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I pay scant attention to Melania Trump, keeping my (usually ireful) gaze on her husband. But as Christmas is one of the few things I like about winter, it occurred to me that if President Trump is serious about reducing trespassing on our soil, he could start with the first lady’s incursion on the American tradition of White House holiday decorations.
Twitter exploded last week over Mrs. Trump’s glittering red trees, which she called part of a “sparkling” Christmas but which conjured Stephen King for tweeters who referenced “The Shining” or were reminded of “pig’s blood, like Carrie.” This is the second Christmas that some have compared the FLOTUS’s decorating tastes to a horror movie.
Let’s keep things in perspective: Mrs. Trump’s MAGA (Make America Garish Again) is less pernicious than her husband’s version. We’re talking home decor, not immigration or tax policy. And 1600 Pennsylvania Ave. is the Trumps’ home, unless and until Robert Mueller and Congress decide otherwise, so Mrs. Trump is free to decorate it however she wishes.
Still, her towering imitations of Cousin It, smothered in satanic-hued berries, are of a type with the president’s obsession with all the glitz money can buy (indeed, with assigning a dollar value to everything, as when our Saudi arms sales outweigh a journalist’s murder.) If only she’d visited the annual recreation of a 19th-century New England at Old Sturbridge Village, Mass., the outdoor history museum. I recently did, learning how our domestic Christmas decorations evolved to their modern incarnation.
Sturbridge shows that when it comes to festooning a room for the yuletide, you can succeed without aspiring to a crassly unlimited budget.
Early Christmas trees didn’t even aspire to the ceiling. A couple of rooms in a Sturbridge townhouse showcase two-foot, table-top trees that were typical during the first half of the 1800s. There was little in the way of decorations beyond that, as Christmas was still not universally observed — a hangover from the Puritans, who frowned on what was, in their time, a day that was an excuse for drunkenness and violence.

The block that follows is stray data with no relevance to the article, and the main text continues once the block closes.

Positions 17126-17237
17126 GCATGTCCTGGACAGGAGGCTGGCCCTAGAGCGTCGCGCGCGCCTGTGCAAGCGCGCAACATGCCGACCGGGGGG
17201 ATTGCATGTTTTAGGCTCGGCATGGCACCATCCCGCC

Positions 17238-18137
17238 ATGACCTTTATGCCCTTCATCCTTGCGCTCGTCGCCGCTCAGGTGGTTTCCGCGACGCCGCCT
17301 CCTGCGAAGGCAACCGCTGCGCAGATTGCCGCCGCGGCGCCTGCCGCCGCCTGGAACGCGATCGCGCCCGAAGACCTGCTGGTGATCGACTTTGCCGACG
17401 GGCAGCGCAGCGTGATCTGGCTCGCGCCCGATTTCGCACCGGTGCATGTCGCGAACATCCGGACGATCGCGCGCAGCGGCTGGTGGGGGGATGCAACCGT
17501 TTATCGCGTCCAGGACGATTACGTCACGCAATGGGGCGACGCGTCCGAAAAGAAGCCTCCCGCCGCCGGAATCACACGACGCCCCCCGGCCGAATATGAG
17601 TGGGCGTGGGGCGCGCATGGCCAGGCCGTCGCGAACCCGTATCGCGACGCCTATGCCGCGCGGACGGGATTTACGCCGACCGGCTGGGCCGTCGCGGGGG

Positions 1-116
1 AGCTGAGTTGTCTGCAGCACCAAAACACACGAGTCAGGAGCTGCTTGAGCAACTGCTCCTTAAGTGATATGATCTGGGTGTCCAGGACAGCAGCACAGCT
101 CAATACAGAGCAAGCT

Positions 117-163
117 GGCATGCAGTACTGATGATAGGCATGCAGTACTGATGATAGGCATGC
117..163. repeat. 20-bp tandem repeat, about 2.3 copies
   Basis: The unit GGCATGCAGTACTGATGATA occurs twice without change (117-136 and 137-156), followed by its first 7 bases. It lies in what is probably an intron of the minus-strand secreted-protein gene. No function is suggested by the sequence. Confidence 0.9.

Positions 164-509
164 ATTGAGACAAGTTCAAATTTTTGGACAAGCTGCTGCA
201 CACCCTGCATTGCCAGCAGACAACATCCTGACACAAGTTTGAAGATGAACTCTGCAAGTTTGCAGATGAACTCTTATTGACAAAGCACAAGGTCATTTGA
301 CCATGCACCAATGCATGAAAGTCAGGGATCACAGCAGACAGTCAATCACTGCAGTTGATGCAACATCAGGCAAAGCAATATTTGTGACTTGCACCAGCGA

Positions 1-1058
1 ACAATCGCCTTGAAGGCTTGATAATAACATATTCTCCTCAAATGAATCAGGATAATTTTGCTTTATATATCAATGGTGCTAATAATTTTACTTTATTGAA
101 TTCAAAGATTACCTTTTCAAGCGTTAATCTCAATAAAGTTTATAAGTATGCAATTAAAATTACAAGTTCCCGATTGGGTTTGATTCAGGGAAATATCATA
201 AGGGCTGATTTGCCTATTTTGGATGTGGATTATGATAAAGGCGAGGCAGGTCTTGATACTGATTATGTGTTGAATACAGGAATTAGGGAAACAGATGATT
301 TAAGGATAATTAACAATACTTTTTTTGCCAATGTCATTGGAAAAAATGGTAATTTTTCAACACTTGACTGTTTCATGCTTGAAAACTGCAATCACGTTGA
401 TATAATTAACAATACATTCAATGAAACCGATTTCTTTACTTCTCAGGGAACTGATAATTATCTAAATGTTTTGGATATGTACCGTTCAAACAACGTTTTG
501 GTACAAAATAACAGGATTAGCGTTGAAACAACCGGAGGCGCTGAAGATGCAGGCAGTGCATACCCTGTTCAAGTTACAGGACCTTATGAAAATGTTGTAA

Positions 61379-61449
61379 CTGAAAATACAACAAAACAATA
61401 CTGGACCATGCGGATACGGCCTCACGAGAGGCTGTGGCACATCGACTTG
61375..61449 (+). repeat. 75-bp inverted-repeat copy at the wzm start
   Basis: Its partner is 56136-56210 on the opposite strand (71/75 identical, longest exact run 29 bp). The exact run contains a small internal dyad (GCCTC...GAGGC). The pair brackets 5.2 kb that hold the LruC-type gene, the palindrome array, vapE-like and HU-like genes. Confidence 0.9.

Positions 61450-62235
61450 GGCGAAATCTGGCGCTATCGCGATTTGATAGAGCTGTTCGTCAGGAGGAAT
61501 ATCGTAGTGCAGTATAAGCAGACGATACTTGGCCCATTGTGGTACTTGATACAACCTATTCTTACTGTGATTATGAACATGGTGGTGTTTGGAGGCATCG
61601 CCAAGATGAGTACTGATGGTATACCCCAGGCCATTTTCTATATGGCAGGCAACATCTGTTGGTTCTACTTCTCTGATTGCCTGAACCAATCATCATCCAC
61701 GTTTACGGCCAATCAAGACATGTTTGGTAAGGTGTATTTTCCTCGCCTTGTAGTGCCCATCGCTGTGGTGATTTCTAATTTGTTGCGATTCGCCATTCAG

At least as late as 1895, the White House put up a table-top tree, larger and lusher than Sturbridge’s but still tastefully un-Trumpian. But even then, sapling-size was anachronistic. Walk up the hall at Sturbridge and you time-travel to the 1870s, by which time Christmas had become a holiday nationally, with expanding decorations one result.
Sturbridge recreates a family dining room on Christmas Eve in that era, with a tree, perhaps six feet tall, standing on the floor in the corner rather than a table. It’s topped by a gold star and hung with dolls, oranges, beads and American flags (that should appeal to the White House MAGA crowd). It flanks a dining table brimming with wrapped presents, candles and greens. Candles by the windows illuminate wreaths affixed to the glass; an A-shaped greens arrangement on the wall.
This warm, festive tableau would be too old-fashioned for some, I know. But no one would mistake it for a scene out of “It.”
Mind you, I don’t object to her decorations out of any hackneyed aversion to Christmas commercialism. I have little patience for such grousers, clueless as they are that such griping dates back to before the Civil War, when reformers sought to replace the traditional holiday hooliganism that offended the Puritans with a domestic, gift-giving celebration. Commercialism was a step up.
But like everything, it needs boundaries. Buying gifts? Yes. Tearing store workers from their Thanksgiving dinner to watch crazed shoppers trample each other on Black Friday eve? No. Trees (even several at the spacious White House) laden with pretty ornaments? Yes. The glimpse into Melania Trump’s id currently on display? Um, must we?
At Sturbridge, the docent in bonnet and period dress who answered questions about the 1850s Christmas advised tourists to step into the 1870s room to see “Christmas gone wild.” I had to ask her: If the 1870s Christmas was over-the-top, had she seen Melania’s 2018 version?
She smiled and said yes, then added diplomatically, “I will hold my own opinions.”
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